Several campaign finance issues on Sarasota ballot

11/05/07 Mitch E. Perry
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Tomorrow there will be municipal elections throughout the bay area, including City Council races in St. Petersburg. In Sarasota, four separate amendments that all deal with elections and campaign reform will be decided.

Kelly Kirschner was part of a Charter Review Committee last year; the panel discussed several of these issues. But it didn’t appear as if the proposals were gaining any traction. Then Kirschner was elected to the Sarasota City Commission, and he used his new power to influence three of his colleagues to put the measures up for a vote tomorrow.

WMNF spoke with Commissioner Kelly Kirschner today to discuss the proposals. Kirschner supports several campaign finance reform initiatives including one that would reduce the maximum contribution to City Commission candidates from $500 to $200.

Taking a somewhat different perspective on the campaign finance issues is Eric Robinson is the Chairman of the Republican Party in Sarasota. He’s against reducing individual campaign contributions from $500 to $200. He calls that an incumbent protection program, saying that since Sarasota County approved a similar proposal, no Sarasota County Commissioner has faced an opponent in their re-election campaign.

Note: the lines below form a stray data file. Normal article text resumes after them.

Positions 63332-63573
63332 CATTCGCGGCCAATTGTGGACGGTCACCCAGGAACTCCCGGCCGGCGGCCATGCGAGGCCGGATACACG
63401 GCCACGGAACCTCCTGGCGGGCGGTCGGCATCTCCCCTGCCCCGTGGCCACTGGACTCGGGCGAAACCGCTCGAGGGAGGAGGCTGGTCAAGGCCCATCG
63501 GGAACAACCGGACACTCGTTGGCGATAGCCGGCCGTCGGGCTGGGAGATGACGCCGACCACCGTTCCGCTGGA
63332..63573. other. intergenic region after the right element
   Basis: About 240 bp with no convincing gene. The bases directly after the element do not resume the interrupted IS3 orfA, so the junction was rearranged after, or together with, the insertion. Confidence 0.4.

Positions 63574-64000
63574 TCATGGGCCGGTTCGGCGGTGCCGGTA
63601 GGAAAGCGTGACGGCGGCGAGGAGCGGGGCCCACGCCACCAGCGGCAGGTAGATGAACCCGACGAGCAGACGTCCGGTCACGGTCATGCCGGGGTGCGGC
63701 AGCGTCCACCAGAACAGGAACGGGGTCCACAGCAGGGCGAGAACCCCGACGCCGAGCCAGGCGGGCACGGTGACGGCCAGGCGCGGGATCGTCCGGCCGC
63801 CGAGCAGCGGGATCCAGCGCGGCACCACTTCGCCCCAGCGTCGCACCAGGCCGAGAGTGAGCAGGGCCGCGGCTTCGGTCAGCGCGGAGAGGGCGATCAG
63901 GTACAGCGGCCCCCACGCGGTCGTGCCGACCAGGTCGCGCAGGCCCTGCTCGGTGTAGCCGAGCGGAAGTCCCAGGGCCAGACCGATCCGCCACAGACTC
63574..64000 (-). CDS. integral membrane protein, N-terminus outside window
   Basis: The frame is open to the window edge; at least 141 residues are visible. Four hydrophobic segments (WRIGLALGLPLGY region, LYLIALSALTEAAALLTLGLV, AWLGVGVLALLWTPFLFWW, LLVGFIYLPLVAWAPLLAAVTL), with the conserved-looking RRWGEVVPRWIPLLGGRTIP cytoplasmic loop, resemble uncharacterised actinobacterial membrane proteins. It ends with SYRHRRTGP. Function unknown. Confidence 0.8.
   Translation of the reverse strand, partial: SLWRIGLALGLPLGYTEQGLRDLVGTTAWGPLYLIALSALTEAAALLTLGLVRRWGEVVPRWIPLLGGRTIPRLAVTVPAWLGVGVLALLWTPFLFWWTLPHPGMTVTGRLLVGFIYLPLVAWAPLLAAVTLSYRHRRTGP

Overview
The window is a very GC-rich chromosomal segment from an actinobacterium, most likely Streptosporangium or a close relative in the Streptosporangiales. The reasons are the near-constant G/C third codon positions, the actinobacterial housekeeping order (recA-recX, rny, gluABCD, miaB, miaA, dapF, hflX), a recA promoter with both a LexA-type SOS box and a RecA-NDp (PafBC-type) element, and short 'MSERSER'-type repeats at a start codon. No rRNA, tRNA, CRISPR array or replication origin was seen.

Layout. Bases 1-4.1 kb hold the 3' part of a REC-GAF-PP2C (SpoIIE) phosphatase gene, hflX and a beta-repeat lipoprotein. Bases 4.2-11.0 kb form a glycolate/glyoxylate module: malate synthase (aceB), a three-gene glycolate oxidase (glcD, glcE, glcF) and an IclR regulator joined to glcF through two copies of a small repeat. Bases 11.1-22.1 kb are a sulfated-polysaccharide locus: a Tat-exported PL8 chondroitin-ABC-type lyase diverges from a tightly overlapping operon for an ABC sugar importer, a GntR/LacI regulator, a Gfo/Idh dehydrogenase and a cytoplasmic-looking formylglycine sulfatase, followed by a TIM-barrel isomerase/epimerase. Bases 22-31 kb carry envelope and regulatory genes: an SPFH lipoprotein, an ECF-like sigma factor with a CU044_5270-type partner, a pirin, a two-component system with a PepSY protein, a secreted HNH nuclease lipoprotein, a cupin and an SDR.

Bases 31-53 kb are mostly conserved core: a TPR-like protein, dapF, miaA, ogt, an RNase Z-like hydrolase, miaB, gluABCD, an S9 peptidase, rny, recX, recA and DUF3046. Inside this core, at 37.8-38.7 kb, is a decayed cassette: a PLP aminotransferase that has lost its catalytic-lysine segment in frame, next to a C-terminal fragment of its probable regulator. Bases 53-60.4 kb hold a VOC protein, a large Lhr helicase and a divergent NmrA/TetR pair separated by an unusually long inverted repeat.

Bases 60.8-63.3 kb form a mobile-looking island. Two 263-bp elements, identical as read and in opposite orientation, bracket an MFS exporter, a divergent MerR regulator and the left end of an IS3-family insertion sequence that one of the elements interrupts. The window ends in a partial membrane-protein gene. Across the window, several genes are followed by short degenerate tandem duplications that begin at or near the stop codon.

Robinson disputes Kirshcner’s analysis on how banning businesses from contributing to political campaigns will be beneficial to the local electorate. He says since the law doesn’t affect Political Action Committees (PACs), or organizations like his; it will create less transparency in campaign contributions, not more, he says.

Other issues on the ballot include a proposal for Sarasota to adopt Instant Run-off Voting in local elections, and an alternative minimum wage law, based on businesses with more than 50 employees or that receive a subsidy from the city, to pay employees a higher minimum wage.

In both the city and county of Sarasota, there are separate ordinances that would require a supermajority of commissioners to adopt amendments to Comprehensive Plans.

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